Understanding the Health Burden of Macromastia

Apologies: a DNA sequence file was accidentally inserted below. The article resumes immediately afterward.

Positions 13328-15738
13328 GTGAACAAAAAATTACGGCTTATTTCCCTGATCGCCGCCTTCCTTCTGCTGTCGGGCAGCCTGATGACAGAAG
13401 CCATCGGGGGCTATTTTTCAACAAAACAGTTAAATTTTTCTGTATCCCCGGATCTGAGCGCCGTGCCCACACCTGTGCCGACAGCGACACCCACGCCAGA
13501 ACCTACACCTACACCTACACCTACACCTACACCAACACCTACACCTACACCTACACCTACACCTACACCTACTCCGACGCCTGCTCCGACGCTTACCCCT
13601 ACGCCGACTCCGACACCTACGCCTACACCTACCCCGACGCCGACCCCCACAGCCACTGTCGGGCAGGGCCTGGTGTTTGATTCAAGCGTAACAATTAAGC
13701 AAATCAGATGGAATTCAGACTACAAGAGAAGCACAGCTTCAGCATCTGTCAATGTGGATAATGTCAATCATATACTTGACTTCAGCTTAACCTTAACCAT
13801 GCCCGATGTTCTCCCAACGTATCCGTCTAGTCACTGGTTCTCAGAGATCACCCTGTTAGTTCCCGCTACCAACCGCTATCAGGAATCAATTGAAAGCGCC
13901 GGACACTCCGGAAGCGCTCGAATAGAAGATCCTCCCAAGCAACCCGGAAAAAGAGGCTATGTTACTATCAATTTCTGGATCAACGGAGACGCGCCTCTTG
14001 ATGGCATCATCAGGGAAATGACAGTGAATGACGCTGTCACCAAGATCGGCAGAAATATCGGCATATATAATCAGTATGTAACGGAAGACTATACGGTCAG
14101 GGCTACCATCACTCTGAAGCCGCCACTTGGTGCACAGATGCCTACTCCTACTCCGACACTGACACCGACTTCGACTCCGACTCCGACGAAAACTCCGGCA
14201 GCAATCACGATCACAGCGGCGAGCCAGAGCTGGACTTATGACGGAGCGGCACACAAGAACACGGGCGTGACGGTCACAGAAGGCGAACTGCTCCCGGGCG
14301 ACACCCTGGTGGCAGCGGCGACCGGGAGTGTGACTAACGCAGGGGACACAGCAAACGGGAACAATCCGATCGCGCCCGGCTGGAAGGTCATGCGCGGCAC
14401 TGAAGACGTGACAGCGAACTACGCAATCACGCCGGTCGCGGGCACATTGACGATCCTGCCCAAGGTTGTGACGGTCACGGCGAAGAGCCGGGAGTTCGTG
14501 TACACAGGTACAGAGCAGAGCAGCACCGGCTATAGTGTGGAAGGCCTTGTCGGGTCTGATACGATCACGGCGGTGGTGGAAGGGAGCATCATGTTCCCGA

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BACKGROUND: The BREAST-Q Reduction module evaluates outcomes in reduction mammaplasty. However, there are currently no published normative scores, limiting the interpretation of BREAST-Q data. METHODS: The BREAST-Q Reduction module was administered via the Army of Women, an online community of women (with and without breast cancer) engaged in breast-cancer related research. Normative data were generated from women aged 18 years and older, without a history of breast cancer or breast surgery. Data analysis was performed using descriptive statistics and a linear multivariate regression. Generated normative data were compared to published BREAST-Q Reduction findings. RESULTS: The preoperative version of the BREAST-Q Reduction module was completed by 1206 women. Participant mean age was 55 ± 13 years, mean body mass index was 27 ± 6 kg/m, and 40 percent (n = 481) had a bra cup size ≥ D. Mean normative scores were as follows: Satisfaction with Breasts, 57 ± 16; Psychosocial Well-being, 68 ± 19; Sexual Well-being, 55 ± 19; and Physical Well-being, 76 ± 11. Normative scores were lower in women with body mass index ≥ 30 and bra cup size ≥ D. In comparison to normative Army of Women scores, published BREAST-Q scores for women undergoing reduction mammaplasty were lower (worse) for preoperative patients and higher (better) for postoperative patients. CONCLUSION: These new Army of Women normative data provide insights into breast-related satisfaction and well-being in women not pursuing breast reduction, giving new clinical context to better understand the health burden of macromastia, and to demonstrate the value of reduction mammaplasty in certain patients.